The China Civil Engineering Construction Corporation (CCECC) has unveiled a USD 1 billion plan to finance the Tanzania-Zambia railway in southern Africa.
The CCECC was requested following a decision by the two countries last September to entrust China with the execution of the reform plan initiated several months ago. The project is for a 1,860km-long railway network, with funding to be provided by the China Development Bank.
Also financed and built by China in 1976, the railway became the main logistical link between Tanzania and Zambia and even with the Democratic Republic of Congo, but has become a wreck due to wear and tear. According to forecasts by the authority managing the infrastructure, the network is expected to carry 450 000 tonnes of freight and 3.4 million passengers.
China’s interest in the network stems from the current determination of the world’s major powers to control the supply of minerals critical to the energy transition. This rail network helps transport parts of these resources extracted from Zambia to the port of Dar es Salaam. The line will be in direct competition with the Lobito Corridor, which facilitates the transport of minerals from Zambia via Angola.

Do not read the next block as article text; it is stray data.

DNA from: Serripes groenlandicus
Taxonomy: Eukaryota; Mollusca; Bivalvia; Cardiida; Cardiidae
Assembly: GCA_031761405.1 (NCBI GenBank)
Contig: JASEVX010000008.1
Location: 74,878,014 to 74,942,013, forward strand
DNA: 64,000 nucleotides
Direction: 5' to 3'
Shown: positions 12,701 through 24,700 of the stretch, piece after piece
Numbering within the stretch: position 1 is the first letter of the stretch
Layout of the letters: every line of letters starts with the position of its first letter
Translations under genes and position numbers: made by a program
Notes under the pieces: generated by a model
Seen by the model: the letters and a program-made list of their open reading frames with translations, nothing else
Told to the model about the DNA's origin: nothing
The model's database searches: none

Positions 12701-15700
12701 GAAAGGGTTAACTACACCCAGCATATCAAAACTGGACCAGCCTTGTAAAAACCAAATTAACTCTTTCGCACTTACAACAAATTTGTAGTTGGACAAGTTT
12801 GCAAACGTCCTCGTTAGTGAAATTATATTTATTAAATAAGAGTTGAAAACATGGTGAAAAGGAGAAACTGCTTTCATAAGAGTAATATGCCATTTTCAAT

Railway line to connect countries bordering Lake Tanganyika
In addition to the Tanzania-Zambia railway, Zambia is also laying the groundwork for a railway to boost trade with other countries bordering Lake Tanganyika. The new rail link would connect the Zambian port of Mpulungu on Lake Tanganyika with the transnational Tazara rail network. It will also facilitate trade between Zambia, Tanzania, the Democratic Republic of Congo and Burundi.
Zambian government authorities announced at the end of January 2024 the launch of a procurement procedure for the construction of a railway between a port on Lake Tanganyika and an existing rail network leading to Tanzania, with a view to boosting trade with the three countries bordering this large lake.
In its announcement, the Zambian Ministry of Transport and Logistics asked local and foreign companies to express their interest in financing, building and operating a 192-kilometre railway line. The new link will connect the port of Mpulungu at Lake Tanganyik with the transnational Tazara network (Tanzania Zambia Railway Authority), with which it will connect in the small town of Nseluka in northern Zambia, the same source said.